Reconciling freedom AND Security was the theme of this year's data protection conference organised by the Europol Data Protection Experts Network (EDEN) and the Academy of European Law (ERA). Held at Europol headquarters on 22 and 23 November, the conference looked at the work of law enforcement and security authorities, and the impact this has on fundamental rights.
In an era of globalised terrorism and ever increasing cyber-crime, the use of state-of-the-art investigative techniques and certain forms of surveillance by law enforcement and security services is seen byt them as absolutely crucial to safeguard security. Simultaneously, individuals highly value their right to personal privacy – including in the cyber-space. Consequently operations by the authorities are frequently questioned in terms of data protection compliance. This public debate is often framed as an "either/or " suggesting that if we turn up freedom, we get less security, and if we turn up security, we get less freedom.
This view was countered by Catherine De Bolle, Europol executive director, who opened the conference saying: "We don't have to choose freedom or security. There is no need to compromise on individual privacy for the sake of public security. In the fulfilment of our mandate, Europol is working to increase the synergies between these two fundamental rights. We want and need to be innovative in implementing privacy by design. We need to continue the discussion between law enforcement, the private sector and the academic world."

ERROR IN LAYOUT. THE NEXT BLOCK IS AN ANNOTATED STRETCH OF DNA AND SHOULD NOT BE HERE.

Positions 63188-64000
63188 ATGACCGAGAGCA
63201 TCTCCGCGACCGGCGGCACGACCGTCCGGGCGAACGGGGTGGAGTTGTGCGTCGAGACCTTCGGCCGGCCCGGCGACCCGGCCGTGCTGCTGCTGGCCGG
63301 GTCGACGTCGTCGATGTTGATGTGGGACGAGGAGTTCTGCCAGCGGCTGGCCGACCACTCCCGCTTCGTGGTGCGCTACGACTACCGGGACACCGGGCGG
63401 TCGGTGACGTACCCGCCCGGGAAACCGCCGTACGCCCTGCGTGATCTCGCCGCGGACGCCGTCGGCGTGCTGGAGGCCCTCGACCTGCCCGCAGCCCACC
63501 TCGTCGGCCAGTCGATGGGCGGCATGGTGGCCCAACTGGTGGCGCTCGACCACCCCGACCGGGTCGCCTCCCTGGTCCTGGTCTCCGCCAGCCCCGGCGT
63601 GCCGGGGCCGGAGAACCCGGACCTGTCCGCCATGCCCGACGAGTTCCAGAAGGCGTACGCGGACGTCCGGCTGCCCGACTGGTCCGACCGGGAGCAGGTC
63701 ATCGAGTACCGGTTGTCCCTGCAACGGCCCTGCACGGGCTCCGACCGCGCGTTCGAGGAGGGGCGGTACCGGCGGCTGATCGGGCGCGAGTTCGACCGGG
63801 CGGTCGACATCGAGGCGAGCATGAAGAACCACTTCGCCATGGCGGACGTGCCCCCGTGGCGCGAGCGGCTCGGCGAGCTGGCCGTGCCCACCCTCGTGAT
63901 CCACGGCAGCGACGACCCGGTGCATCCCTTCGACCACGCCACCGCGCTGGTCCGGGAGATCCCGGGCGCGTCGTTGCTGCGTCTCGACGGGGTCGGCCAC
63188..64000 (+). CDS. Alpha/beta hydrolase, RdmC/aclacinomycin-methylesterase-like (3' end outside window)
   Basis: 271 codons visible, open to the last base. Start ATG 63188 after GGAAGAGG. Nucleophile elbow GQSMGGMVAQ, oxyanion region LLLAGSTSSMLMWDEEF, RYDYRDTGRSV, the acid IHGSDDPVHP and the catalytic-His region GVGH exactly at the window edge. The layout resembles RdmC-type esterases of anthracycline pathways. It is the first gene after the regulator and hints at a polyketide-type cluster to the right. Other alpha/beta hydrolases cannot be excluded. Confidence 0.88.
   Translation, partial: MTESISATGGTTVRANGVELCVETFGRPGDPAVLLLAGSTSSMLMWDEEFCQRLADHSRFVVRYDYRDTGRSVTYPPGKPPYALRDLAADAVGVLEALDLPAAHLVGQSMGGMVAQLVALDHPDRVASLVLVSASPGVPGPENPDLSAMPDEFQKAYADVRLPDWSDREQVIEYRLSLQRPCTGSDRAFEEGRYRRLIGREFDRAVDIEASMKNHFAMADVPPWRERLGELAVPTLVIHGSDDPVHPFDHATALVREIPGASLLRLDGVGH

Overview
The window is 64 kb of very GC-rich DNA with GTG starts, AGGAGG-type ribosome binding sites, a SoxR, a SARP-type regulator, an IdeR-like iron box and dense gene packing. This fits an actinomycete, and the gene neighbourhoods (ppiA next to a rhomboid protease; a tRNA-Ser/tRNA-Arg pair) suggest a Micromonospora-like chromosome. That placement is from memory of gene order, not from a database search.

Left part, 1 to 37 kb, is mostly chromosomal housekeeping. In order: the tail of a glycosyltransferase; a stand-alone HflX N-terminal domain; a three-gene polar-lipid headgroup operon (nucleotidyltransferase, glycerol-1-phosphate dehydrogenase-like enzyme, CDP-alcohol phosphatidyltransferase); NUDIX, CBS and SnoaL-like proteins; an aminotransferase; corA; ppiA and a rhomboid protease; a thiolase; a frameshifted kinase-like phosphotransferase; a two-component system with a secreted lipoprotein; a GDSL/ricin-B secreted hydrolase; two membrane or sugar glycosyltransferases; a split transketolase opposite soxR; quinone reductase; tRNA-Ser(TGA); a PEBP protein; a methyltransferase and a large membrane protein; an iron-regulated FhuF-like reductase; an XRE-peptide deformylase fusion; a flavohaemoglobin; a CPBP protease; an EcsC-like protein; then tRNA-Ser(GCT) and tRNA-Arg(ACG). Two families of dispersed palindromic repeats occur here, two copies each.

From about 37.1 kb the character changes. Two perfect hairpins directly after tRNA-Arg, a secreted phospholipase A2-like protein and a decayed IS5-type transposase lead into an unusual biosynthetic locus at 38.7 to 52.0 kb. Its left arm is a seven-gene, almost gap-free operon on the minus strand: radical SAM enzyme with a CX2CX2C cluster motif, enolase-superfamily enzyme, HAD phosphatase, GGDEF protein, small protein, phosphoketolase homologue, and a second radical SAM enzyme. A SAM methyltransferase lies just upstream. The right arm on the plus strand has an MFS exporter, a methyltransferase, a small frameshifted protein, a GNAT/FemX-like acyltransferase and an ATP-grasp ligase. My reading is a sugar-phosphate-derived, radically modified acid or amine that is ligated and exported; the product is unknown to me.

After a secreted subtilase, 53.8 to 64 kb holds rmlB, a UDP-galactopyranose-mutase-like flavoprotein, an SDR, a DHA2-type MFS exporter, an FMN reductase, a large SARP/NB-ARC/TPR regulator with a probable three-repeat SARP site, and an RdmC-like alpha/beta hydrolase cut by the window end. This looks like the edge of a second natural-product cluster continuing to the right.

Wojciech Wiewiórowski, assistant supervisor at the European Data Protection Supervisor (EDPS), in his key note speech agreed, emphasising that we need to move away from the ‘freedom vs. security’ tune: "There is no privacy without security and no security without privacy." He highlighted that achieving increased security without decreasing data protection rights also forms the very basis of ‘data protection-by-design’.
Henrik Saugmandsgaard Øe, advocate general of the European Court of Justice, elaborated relevant case law dealing with the controversial topic of data retention. The European Court of Justice has in fact not considered data retention as non-compliant with the EU Charter of Fundamental Rights by default. The advocate general in this context referred to pending legal proceedings which will further specify the criteria for a fundamental rights compliant data retention regime.